Britain’s Chancellor of the Exchequer, Gordon Brown, expressed hope Wednesday that financial reform bills now before the Diet will be enacted and implemented as soon as possible.
In a speech at the Federation of Bankers Associations of Japan, Brown also urged countries not to resort to isolationism or protectionism in times of economic crisis.
“The essential answer to the problems of the moment is not less globalization, no new national structures to separate and isolate economies,” he said. “Our urgent need is closer cooperation, continuing dialogue and an unwavering commitment to open commerce.”
Brown, whose title is equivalent to finance minister, stressed that all the industrialized countries — those in Europe, North America and Japan — must bear their fair share of maintaining growth of the world economy. “No one country can either escape its responsibility to play its part in sustaining global demand or be required to bear the whole burden and thereby encourage protectionist sentiment,” he said.
In promoting such a process, Japan’s stagnant economic situation must not become an excuse for the nation’s decreased commitment to the international regime of economic globalization. “Japan is clearly not responsible for the Asian crisis. But Japan can be part of the solution,” he said. “That means using macroeconomic policy tools to boost domestic demand and restore business and consumer confidence.”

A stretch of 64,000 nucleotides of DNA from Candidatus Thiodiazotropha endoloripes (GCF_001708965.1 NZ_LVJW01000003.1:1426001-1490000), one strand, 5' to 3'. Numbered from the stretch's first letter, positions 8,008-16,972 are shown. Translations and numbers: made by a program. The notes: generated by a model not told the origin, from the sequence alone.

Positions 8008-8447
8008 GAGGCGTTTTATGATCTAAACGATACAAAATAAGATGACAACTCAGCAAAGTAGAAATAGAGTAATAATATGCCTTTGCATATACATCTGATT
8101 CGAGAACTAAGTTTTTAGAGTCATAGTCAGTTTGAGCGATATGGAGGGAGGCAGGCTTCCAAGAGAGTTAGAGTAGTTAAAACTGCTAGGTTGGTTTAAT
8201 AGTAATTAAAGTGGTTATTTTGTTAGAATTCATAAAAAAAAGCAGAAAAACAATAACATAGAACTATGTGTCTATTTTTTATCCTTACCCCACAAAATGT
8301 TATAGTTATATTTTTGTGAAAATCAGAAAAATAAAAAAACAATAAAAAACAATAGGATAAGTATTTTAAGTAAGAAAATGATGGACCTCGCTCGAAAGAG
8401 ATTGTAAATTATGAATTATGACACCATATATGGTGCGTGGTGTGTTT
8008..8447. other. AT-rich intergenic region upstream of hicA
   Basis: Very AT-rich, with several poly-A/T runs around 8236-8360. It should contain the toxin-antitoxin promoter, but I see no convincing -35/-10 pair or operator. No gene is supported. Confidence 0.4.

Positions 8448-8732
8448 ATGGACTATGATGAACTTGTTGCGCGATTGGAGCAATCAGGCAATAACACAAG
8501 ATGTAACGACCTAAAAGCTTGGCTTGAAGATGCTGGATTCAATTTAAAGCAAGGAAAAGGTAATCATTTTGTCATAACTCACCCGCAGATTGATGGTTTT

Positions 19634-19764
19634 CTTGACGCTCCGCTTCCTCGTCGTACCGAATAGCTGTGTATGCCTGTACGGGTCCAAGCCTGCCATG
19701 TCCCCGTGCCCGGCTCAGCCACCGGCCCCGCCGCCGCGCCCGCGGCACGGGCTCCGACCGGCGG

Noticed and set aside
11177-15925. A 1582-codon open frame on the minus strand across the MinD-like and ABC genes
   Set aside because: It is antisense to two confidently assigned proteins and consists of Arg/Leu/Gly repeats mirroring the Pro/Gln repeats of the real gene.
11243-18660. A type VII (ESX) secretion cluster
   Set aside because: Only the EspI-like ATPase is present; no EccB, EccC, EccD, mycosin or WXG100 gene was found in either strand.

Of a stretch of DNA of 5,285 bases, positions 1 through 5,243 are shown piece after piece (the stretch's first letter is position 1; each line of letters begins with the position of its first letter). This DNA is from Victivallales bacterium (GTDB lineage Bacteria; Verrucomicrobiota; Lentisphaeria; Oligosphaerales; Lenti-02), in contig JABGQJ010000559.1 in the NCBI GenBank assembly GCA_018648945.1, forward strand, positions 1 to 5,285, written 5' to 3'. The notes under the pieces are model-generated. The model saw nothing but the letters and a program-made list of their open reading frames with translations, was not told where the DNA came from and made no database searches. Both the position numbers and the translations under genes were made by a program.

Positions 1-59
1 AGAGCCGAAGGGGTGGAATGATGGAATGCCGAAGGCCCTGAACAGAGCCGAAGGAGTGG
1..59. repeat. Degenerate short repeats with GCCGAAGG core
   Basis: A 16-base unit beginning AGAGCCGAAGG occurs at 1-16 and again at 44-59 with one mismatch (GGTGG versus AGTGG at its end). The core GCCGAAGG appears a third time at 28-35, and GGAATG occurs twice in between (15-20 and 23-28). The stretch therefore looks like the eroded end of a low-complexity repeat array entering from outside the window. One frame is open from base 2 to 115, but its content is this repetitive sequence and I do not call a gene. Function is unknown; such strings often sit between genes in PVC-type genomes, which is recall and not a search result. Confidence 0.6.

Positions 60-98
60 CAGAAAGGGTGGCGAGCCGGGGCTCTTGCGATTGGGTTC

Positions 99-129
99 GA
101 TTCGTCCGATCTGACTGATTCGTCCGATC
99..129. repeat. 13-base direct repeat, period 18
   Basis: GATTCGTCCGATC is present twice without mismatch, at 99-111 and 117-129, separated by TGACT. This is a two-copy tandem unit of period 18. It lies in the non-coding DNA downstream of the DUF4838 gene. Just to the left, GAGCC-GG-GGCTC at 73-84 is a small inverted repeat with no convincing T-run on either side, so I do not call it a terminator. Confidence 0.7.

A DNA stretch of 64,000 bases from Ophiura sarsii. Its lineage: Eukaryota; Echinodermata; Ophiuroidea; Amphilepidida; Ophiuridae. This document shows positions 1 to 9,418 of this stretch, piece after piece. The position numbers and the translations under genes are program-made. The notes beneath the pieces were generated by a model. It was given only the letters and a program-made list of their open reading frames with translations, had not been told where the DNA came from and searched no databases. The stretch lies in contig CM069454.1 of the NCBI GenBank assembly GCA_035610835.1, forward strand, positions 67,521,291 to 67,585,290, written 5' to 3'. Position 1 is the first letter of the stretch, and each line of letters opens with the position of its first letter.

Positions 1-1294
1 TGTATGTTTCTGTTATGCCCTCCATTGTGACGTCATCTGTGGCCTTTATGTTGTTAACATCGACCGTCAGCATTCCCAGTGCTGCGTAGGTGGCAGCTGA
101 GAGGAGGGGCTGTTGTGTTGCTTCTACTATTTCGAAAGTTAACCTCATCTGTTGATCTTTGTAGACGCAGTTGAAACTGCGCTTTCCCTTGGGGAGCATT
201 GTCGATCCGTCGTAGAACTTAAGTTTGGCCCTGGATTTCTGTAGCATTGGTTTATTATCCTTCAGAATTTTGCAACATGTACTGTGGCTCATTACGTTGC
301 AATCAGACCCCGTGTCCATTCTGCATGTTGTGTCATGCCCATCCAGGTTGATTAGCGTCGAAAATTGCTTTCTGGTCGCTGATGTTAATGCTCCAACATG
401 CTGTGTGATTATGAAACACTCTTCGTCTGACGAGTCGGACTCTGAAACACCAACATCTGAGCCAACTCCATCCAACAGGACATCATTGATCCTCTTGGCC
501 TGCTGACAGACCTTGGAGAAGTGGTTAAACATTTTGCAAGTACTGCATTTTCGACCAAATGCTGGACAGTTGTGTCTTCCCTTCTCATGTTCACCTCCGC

On financial reform bills currently under Diet discussion, Brown expressed hope that these will be passed quickly and implemented in a speedy and decisive manner. “Here in Japan, the restoration of financial stability is a top priority in order to ensure that efforts to stimulate the economy can be effective,” he said. “Continuing financial sector instability will make Japan’s economic recovery much more difficult by hampering efforts to stimulate domestic demand.”
In this respect, Britain is ready to support Japan’s efforts, especially in establishing new supervisory systems that will promote a transparent and well-regulated financial sector, Brown added.
Brown exchanged views on Japan’s economic and financial problems with Bank of Japan Gov. Masaru Hayami in a meeting later in the day, according to the central bank.
Brown, appointed Chancellor of the Exchequer in May 1997, is visiting to “further understand the current situation of the Japanese economy,” BOJ officials said.
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